I played against one person at the last Type I tournament who was running a similar black deck, except that he chose to play four Phyrexian Reavers instead of Necropotence and tutors. He claimed that his deck was fast enough that he didn’t need Necropotence to help win. My first build didn’t have Necropotence in it, but I decided to try it after finding myself with an empty hand in the finals from a well-timed Mind Twist on turn 3. I couldn’t recover. Having played with Necropotence a couple of times, I can assure you that I will never take it out. When you exhaust your hand in exhausting your opponent’s hand, there is nothing better than plopping down a Necropotence and refueling. Playing with this card in Type I sometimes makes me sorry that I never bothered to play constructed while Necropotence dominated the tournament scene. At least now I know why it was so dominant.
I like the Zuran Orb in this deck solely for its versatility. Sacrifice a couple of land to give you more card-drawing power from the Necropotence. Give yourself the extra life boost against burn to take the win. Sacrifice all your land in response to a Balance. It is all worthwhile.
I’ve had people argue up and down about the correct number of Factories and Wastelands for this type of deck. I’ve played this deck enough times to say that five nonblack mana sources are the most I can play with to guarantee that I won’t miss critical tempo by not having enough lands that produce the correct amount of black mana. You may find yourself of a different opinion. Adjust as you see fit.
I like twenty-three land because I have a slight paranoia about my inability to draw enough land, regardless of whatever shuffling technique I use. I want to make sure that I have three black mana available on turn 3 all the time. If you’re feeling more lucky than good, you can drop back to the standard twenty-two.
Still waiting for that Type I secret tech? Well, I haven’t gotten to the sideboard yet:
Non-secret tech Type I sideboard:
1 Phyrexian Negator
1 Diabolic Edict
2 Nevinyrral’s Disk
The Edict and Negator restock the deck for the mirror match.
I’ve never found an instance where I might want to side in Spinning Darkness, so I’ve changed them to Mutilates to protect against Suicide Black and other fast weenie decks.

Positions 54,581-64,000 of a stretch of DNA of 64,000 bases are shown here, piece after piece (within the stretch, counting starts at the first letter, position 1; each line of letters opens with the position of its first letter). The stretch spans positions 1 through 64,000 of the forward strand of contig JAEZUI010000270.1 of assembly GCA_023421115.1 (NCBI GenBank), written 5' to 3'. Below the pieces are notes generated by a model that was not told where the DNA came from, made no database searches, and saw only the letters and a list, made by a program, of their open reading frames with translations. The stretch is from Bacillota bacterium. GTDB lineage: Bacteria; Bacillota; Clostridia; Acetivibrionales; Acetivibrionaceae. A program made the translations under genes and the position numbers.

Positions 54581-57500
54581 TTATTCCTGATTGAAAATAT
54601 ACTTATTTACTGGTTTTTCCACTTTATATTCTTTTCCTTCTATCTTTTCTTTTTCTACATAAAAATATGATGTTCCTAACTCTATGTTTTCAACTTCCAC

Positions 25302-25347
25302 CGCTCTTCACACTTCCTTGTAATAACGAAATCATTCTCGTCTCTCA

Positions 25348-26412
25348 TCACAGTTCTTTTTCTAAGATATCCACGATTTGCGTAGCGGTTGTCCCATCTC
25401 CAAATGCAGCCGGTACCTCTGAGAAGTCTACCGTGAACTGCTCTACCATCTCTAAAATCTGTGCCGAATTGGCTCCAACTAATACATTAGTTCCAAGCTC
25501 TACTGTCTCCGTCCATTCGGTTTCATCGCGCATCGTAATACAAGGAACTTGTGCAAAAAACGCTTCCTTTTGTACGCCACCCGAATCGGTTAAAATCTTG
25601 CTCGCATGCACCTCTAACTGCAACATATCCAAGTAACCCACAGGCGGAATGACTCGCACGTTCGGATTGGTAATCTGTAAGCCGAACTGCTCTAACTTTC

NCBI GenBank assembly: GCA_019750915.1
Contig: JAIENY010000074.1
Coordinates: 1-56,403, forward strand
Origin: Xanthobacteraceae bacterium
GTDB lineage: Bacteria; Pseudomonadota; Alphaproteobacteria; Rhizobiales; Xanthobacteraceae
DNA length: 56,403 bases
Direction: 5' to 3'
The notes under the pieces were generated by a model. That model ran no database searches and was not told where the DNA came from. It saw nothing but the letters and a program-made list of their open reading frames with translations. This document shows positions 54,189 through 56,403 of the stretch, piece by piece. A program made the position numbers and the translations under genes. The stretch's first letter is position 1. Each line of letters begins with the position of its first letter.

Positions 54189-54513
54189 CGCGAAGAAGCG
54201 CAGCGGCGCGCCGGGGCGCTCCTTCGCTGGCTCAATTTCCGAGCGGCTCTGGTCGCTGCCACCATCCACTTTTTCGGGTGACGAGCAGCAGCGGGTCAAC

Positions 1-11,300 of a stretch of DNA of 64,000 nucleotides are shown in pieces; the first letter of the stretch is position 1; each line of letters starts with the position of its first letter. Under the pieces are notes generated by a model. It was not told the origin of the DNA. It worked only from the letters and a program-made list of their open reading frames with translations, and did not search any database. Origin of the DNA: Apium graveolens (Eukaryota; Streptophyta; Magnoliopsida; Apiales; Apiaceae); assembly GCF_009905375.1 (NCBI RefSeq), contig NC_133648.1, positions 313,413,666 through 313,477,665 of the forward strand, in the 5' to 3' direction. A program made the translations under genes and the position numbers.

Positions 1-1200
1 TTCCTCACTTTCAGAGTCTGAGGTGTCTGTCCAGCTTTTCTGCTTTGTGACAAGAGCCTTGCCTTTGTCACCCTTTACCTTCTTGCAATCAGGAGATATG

Not many people like the Nevinyrral’s Disk in the sideboard; most give the reason being that decks you’d use this card against will usually be able to counter or disenchant it before it triggers. Here’s where I had to let logic sway me: Why would you not put in your sideboard a card that answers everything you can’t deal with for fear of it never going off? Wouldn’t it be better to at least have a solution than not bother with one at all? Much to my delight, this card gave me games that would have otherwise been unwinnable, as I sat staring down and Abyss/Ensnaring Bridge lock on the table.
See something missing from the sideboard? Two cards maybe?
Those last two cards are…
THE SUPER-SECRET TYPE I TECH!
Yep. Two Ichorid. I have yet to see a monoblack deck in my area put these into the sideboard. This card alone has won me critical games against the toughest, most expensive deck in the format.
How can such a measly critter be so powerful a threat? For those that like Ichorid, you probably already know the answer.
For those that don’t, I’ll give you a little idea of how I’ve seen”The Deck” work. Its basic goal is to try and build up enough card advantage while keeping the board clear. It will then eventually drop a Morphling with adequate protection in hand to keep it alive for the four turns it needs to win.
This usually means that”The Deck” likes to keep the board empty. Ichorid likes the board empty, too, if it means there are a lot of critters in the graveyard. Once in the graveyard,”The Deck” can do little except take the damage until one of two Morphlings manages to find its way onto the table. Nothing like a continuous damage clock to put the game in your favor.
Well, have you tried it yet?
In the meantime, don’t forget to spread around a little good karma when it counts. You will be remembered.